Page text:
Nearly half of toys bought online from third party sellers are "unsafe and non-compliant", according to a new report.
The report - which was commissioned by the British Toy and Hobby Association (BTHA) - found many of the toys had the potential to choke, strangle, burn, poison and electrocute children.
The study found that out of the 255 toys that were randomly selected, inspected and tested, 88% were illegal and 48% were unsafe for a child to play with.
The BTHA is now calling for changes to the law so that children can play safely following the report, which tested items bought via Amazon, eBay, AliExpress and Wish.
Many of these sellers are based overseas, outside the jurisdiction of UK enforcement , which has led to calls from the BTHA for stricter product safety laws.
Natasha Crookes, Director of Public Affairs for the BTHA, said: "It is not acceptable that unsafe and non -compliant toys are simply allowed to enter the UK market, putting children at risk of serious harm.
"We believe the government has to step in to legislate this wild-west of safety and we must see politicians from all sides of the House coming together to protect children as part of the UK review of the product safety framework in 2021."
‘We take the safety of our users extremely seriously’
In a statement to Sky News a spokesperson for eBay said it takes “the safety of our users extremely seriously” and “have removed the products identified and have taken appropriate action on the sellers”.
The spokesperson added: “We continue to work closely with authorities including Trading Standards and OPSS to help ensure sellers and listings on eBay comply with laws and regulations.
“As part of our ongoing commitment to consumer safety, we have filters in places which automatically block listings which are unsafe or do not comply with our policies. These filters blocked millions of unsafe listings from making it onto site.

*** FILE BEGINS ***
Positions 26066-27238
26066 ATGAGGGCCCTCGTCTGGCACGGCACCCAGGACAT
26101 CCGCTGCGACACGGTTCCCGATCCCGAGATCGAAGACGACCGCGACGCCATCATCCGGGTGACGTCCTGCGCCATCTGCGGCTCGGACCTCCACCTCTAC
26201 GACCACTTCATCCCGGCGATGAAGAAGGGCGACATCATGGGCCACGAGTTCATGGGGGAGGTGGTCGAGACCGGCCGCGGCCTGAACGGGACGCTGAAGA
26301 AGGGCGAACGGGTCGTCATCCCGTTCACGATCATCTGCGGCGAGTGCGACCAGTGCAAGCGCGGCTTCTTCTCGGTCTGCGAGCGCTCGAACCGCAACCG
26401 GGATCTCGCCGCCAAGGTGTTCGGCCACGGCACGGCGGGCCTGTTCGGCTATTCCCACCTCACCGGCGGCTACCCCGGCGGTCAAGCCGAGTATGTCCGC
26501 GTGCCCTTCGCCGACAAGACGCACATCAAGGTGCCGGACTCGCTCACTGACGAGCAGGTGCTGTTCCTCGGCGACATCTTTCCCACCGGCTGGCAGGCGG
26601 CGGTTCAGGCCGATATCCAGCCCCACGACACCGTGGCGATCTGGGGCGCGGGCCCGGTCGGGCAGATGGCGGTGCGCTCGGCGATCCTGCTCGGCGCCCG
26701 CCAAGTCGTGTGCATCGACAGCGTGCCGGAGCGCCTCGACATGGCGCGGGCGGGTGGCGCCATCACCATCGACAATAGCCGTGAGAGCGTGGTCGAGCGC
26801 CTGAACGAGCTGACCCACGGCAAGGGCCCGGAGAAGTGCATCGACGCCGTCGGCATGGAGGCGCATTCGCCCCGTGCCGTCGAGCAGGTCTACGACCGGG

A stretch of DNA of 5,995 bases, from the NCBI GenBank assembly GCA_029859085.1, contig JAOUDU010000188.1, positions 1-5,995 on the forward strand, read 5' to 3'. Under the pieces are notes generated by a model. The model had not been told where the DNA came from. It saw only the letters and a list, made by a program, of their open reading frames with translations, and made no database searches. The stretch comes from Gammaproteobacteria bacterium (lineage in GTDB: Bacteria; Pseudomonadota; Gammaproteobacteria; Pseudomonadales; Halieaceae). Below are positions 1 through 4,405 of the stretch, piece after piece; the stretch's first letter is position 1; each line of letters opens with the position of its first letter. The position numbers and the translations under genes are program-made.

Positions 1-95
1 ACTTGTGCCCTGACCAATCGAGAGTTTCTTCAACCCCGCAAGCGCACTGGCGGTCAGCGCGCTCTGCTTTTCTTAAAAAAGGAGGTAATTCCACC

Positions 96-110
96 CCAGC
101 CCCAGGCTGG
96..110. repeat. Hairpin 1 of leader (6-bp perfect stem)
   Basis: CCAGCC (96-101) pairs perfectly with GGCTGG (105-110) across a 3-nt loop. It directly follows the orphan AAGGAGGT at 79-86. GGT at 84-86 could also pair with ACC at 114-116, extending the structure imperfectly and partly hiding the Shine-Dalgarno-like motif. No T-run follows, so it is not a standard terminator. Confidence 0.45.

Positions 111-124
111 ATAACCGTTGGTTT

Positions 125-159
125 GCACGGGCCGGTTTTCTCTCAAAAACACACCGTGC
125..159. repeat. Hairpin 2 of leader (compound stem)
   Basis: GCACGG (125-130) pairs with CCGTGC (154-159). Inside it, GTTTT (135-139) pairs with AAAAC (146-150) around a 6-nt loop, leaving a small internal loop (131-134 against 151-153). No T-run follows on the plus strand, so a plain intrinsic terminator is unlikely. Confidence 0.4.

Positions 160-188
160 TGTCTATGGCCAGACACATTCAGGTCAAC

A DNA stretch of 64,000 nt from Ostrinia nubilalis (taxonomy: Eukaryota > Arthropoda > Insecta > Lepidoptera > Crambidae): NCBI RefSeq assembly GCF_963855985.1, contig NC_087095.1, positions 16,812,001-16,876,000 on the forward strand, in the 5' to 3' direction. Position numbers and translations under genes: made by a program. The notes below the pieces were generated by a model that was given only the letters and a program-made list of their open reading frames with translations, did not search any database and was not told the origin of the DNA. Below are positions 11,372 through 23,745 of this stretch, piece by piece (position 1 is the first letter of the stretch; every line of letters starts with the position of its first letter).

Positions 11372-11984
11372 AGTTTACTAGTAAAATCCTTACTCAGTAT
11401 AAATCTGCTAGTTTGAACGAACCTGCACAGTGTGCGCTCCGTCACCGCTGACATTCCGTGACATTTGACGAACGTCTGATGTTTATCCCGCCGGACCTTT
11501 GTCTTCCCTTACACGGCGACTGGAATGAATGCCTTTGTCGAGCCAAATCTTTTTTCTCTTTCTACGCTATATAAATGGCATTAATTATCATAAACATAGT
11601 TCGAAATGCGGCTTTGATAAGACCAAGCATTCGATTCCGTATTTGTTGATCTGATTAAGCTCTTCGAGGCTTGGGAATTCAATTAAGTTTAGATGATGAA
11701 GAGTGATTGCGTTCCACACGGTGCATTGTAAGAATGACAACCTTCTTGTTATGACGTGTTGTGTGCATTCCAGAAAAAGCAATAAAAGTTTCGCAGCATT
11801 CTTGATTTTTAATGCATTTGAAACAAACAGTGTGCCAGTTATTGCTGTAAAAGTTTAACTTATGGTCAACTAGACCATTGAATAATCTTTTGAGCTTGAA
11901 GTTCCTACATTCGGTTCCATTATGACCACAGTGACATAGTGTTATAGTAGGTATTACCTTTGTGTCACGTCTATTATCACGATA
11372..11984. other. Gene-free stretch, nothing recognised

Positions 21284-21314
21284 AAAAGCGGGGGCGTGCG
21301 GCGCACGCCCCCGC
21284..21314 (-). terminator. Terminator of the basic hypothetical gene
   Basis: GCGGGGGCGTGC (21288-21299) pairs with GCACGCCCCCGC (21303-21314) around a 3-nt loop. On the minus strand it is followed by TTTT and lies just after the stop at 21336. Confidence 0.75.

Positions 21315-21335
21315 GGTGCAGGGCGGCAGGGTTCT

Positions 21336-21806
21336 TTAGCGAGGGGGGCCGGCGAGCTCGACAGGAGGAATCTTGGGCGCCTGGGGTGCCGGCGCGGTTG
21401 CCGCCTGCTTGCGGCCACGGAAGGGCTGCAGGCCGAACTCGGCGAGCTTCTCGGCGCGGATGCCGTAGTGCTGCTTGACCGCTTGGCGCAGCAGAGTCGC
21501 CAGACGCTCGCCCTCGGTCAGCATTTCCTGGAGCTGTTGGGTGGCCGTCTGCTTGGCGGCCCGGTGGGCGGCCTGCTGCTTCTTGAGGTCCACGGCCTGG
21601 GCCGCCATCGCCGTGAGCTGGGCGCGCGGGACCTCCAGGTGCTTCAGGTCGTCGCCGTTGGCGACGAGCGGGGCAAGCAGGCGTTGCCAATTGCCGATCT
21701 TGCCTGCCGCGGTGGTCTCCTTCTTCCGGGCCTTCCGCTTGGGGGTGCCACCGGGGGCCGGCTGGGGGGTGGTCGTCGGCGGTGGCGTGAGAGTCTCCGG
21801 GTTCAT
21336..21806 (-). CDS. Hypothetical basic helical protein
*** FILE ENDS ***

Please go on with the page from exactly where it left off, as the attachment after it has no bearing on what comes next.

“Our teams also work around the clock as an additional safety net to manually review and remove anything which may not have been caught by our filters".
A spokesperson for Wish also told Sky News: "All merchants trading on our platform undergo certain checks before being permitted to trade. They are also required through our Merchant Policies and Terms of Service to adhere to all applicable product compliance laws and regulations, including local laws and safety standards, wherever their goods are sold.
"Where a product doesn't meet those standards, it is promptly removed and, where deemed appropriate by Wish, the responsible merchant has their account privileges revoked, faces suspension, or even removal from the platform."
A spokesperson for AliExpress said: "We are investigating the items identified by The British Toy and Hobby Association Report and we will take appropriate action in accordance with our platform rules, including where applicable removal of products and penalising sellers found to be violating our platform rules and regulations."
A statement from Amazon said: "Safety is important to Amazon and we are investigating the products in question as a matter of urgency.
"We require all products offered in our store to comply with applicable laws and regulations and we have proactive measures in place to prevent suspicious or non-compliant products from being listed."